Date of Award


Document Type


Degree Name

Doctor of Philosophy (PhD)


Renewable Natural Resources

First Advisor

Jim L. Chambers

Second Advisor

Wayne H. Hudnall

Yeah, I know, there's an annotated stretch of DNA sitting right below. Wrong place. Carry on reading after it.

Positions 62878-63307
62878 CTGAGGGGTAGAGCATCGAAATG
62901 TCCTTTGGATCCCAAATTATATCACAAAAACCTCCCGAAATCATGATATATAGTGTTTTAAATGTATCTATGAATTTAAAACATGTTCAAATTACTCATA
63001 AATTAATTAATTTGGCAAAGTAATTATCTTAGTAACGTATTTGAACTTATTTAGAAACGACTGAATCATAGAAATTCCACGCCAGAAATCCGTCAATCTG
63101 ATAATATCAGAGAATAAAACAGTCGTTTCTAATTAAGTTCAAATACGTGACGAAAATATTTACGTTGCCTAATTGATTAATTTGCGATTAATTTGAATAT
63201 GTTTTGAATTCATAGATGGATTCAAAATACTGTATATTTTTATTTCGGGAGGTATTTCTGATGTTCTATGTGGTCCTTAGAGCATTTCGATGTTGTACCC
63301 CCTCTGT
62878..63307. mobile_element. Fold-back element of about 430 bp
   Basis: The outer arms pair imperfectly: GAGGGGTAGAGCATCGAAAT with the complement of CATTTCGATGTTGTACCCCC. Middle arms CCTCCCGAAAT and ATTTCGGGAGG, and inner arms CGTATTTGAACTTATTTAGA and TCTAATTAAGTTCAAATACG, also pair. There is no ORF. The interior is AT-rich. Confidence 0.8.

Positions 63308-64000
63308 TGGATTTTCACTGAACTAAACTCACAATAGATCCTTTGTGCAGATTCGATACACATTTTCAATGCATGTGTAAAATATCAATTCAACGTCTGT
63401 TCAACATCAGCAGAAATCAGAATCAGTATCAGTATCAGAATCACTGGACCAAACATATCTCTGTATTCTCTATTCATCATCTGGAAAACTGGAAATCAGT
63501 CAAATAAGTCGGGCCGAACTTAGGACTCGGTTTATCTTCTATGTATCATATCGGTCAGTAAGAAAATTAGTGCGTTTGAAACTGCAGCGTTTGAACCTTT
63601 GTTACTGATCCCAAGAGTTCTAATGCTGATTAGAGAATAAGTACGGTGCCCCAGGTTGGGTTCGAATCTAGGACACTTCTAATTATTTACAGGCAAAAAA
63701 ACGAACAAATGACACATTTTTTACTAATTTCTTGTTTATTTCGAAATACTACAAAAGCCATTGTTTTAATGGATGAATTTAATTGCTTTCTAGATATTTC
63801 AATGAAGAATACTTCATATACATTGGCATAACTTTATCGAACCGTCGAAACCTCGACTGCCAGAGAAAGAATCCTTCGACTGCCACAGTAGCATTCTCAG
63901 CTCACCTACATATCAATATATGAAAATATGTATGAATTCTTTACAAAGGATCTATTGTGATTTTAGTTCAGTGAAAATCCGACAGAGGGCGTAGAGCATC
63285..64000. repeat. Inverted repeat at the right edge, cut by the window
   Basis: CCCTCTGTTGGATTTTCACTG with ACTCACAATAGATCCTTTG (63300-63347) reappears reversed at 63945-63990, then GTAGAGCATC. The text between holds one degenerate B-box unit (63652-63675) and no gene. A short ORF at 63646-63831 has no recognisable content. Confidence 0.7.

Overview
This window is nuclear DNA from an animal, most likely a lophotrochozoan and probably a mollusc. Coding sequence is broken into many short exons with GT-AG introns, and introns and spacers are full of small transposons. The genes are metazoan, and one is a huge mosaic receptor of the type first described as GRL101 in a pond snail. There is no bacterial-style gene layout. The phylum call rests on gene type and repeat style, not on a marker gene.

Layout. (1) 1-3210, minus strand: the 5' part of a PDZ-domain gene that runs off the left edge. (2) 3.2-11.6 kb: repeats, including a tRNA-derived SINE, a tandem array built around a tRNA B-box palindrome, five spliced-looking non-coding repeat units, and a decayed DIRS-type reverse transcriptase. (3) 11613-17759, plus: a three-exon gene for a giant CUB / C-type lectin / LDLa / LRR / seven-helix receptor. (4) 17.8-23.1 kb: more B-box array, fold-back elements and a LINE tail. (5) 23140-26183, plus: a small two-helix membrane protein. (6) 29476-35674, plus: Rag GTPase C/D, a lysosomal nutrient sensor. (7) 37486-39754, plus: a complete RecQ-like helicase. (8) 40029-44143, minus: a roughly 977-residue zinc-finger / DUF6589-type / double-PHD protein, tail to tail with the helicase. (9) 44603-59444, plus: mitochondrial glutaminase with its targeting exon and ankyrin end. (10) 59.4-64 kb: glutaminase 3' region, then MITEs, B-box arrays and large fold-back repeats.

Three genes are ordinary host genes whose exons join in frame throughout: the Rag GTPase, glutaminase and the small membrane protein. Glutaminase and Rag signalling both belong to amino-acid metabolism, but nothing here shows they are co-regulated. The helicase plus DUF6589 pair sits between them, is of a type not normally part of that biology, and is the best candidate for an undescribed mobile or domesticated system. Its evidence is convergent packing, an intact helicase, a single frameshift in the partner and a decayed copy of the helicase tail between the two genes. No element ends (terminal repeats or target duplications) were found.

Wetland delineation in bottomland hardwood forests is controversial due to uncertainty of the duration of inundation and soil saturation on seasonally dry sites. Wetland delineation requires an assessment of hydrophytic vegetation, hydric soils, and wetland hydrology. The objectives were to: (i) classify forest types in five Wildlife Management Areas in central Louisiana within Sharkey clay and Fausse clay soil mapping units, (ii) compare site and soil variables between the forest types, (iii) evaluate relationships between tree species distributions and soil/site factors, (iv) characterize soils in the study area, (v) evaluate differences in forest types for durations of inundation, soil saturation, and soil chemical reduction. Five forest types were classified in the study area and named for their dominant species: Sugarberry (Celtis laevigata Willd.), Overcup Oak (Quercus lyrata Walt.), Water Hickory (Carya aquatica (Mich.f.) Nutt.), Black Willow (Salix nigra Marsh.), and Baldcypress (Taxodium distichum (L) L. C. Rich.). The Sugarberry forest type predominantly occurred on Sharkey clay soil mapping units with occasional flooding frequency, and the Black Willow and Baldcypress forest types occurred solely within the depressional Fausse clay soil mapping units having the longest inundation. Baldcypress forest type soils had the highest organic matter content and lowest pH among all the forest types. All soils characterized were very fine or fine textured, and had high cation exchange capacities (30-50 cmol(+)/kg). The Sharkey soils were classified as very-fine, smectitic, thermic Chromic Epiaquerts, and met field indicators of hydric soils. Soils in identical landscape positions on Red River alluvium were classified as very-fine or fine, smectitic, thermic Aeric Epiaquerts, and mostly did not meet field hydric soil indicators. Soils in the study area were episaturated during winter and spring. The Sugarberry forest type had the shortest durations of inundation, soil nitrate reduction, and soil iron reduction among the forest types. The Black Willow and Baldcypress forest types were inundated and chemically reduced longer than the other forest types. All forest types were predominantly wetland, but the Sugarberry forest type had the least hydrophytic vegetation, met the fewest hydric soil indicators, and had the shortest duration of wetland hydrology among all five types.